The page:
The oppressed rise to their feet. Police sink to their knees. Silence is violence.
And violence is speech.
From sea to glittering sea, from one continent to the next… protests yet rage.
An injustice somewhere on a Minneapolis street evidently threatens justice everywhere.
It certainly threatens the peace everywhere.
Here in Baltimore, storefronts up Charles Street and down Charles Street are barricaded against bricks:
Is there a greater symbol of hope, of love, than a plywood sheet stretched across a storefront window?
We have yet to encounter one in this world.
“When a Man Enters a Crowd He Exits Civilization”
We have nothing to say against protests, of course. If a man wishes to march against perceived injustice, let him march… lest the heavens fall.
Yet our spacious and tolerant disposition places us in a pickle jar. For a man in a protest is a man in a crowd…
And when a man enters a crowd he exits civilization.
He goes in, his blood goes up… and his reason goes out.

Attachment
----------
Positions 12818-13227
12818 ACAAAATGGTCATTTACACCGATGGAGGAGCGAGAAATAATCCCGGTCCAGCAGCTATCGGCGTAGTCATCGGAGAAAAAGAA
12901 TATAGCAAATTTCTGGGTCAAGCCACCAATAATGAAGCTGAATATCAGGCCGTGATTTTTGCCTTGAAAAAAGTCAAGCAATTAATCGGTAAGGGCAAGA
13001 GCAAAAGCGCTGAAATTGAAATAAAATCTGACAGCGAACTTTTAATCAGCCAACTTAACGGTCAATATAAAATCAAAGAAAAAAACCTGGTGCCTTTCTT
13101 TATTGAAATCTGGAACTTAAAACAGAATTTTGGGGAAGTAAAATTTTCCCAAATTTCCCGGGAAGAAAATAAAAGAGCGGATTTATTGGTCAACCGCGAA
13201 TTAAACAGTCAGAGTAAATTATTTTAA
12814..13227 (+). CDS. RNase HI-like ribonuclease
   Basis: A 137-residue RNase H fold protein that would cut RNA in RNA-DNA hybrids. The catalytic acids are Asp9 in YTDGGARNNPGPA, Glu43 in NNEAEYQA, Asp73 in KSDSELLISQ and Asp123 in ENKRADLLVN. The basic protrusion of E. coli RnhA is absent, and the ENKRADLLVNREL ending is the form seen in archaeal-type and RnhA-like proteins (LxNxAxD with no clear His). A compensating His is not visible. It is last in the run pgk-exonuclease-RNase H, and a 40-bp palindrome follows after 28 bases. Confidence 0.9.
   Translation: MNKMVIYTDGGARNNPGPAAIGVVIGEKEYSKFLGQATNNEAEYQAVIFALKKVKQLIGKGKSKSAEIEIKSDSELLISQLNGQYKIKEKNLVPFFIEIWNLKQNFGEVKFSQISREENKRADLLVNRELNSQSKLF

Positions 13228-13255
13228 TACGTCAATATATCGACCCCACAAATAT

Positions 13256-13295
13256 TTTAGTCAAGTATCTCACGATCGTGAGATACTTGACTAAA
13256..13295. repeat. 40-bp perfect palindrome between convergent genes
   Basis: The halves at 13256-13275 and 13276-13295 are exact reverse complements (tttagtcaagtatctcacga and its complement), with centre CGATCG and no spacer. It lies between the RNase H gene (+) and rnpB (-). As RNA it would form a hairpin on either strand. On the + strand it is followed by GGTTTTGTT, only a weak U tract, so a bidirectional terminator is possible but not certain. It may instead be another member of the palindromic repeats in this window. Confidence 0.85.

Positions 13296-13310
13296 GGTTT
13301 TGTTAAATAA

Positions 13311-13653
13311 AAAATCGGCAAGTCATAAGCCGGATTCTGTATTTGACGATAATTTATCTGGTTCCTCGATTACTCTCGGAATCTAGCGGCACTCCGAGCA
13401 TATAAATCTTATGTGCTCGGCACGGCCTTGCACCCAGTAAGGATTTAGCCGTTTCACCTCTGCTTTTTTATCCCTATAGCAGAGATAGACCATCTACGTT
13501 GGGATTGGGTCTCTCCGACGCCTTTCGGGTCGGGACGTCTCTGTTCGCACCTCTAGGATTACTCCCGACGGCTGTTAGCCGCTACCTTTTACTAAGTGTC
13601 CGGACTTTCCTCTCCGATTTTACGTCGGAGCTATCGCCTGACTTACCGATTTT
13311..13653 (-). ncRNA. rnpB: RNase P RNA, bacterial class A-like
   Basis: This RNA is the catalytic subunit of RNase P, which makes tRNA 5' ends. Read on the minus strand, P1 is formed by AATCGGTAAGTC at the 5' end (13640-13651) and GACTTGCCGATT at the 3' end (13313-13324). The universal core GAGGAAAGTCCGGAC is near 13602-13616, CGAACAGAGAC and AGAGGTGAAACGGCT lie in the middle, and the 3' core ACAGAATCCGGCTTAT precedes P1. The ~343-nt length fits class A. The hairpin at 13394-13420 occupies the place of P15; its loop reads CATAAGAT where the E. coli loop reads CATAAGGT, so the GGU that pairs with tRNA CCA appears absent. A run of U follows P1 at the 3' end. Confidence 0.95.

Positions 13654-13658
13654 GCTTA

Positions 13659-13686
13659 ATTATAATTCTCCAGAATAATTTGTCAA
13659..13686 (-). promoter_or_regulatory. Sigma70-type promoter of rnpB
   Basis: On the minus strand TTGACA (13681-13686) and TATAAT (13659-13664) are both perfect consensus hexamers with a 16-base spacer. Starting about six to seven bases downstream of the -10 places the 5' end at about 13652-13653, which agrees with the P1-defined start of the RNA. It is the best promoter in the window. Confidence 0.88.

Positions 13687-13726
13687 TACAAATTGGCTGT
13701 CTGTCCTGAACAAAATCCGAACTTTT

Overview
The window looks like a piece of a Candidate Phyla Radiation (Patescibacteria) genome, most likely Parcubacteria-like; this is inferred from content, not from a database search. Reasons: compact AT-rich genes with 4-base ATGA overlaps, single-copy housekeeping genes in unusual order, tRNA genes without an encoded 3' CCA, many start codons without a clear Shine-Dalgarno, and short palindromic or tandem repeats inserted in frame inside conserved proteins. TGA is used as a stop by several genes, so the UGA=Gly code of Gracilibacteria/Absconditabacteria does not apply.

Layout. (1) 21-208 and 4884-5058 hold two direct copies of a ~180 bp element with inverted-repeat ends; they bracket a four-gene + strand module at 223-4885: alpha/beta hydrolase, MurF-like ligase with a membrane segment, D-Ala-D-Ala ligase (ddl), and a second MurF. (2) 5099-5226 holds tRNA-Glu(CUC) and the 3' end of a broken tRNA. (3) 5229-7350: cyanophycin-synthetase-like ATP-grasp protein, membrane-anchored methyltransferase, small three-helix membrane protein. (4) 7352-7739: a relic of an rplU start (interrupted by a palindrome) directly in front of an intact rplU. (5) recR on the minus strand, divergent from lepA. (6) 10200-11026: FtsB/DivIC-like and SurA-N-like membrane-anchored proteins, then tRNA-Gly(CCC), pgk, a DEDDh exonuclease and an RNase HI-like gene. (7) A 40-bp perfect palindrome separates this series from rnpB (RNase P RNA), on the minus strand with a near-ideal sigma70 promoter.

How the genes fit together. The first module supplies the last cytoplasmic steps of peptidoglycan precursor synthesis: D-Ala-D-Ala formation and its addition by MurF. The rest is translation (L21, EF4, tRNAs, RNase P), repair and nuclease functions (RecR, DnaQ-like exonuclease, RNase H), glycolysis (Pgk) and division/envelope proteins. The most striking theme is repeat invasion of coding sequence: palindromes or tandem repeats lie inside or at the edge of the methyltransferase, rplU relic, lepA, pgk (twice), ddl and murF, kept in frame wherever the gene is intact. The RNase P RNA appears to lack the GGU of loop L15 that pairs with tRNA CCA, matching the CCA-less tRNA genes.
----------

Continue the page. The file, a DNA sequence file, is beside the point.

As Herr Nietzsche observed, madness is a rarity in individuals — but the rule in crowds.
Or as argued Mr. Charles Mackay, author of the 1841 classic Extraordinary Popular Delusions and the Madness of Crowds:
Men, it has been well said, think in herds; it will be seen that they go mad in herds, while they only recover their senses slowly, and one by one.
“A Crowd Runs Not on Thought but on Hormones”
A man in a crowd ceases to be a man but a face.
He ceases to be an independent unit but a cog in a lunatic machine.
A man in a crowd does not think for himself. The crowd thinks for him.
That is, the man ceases to think whatsoever.
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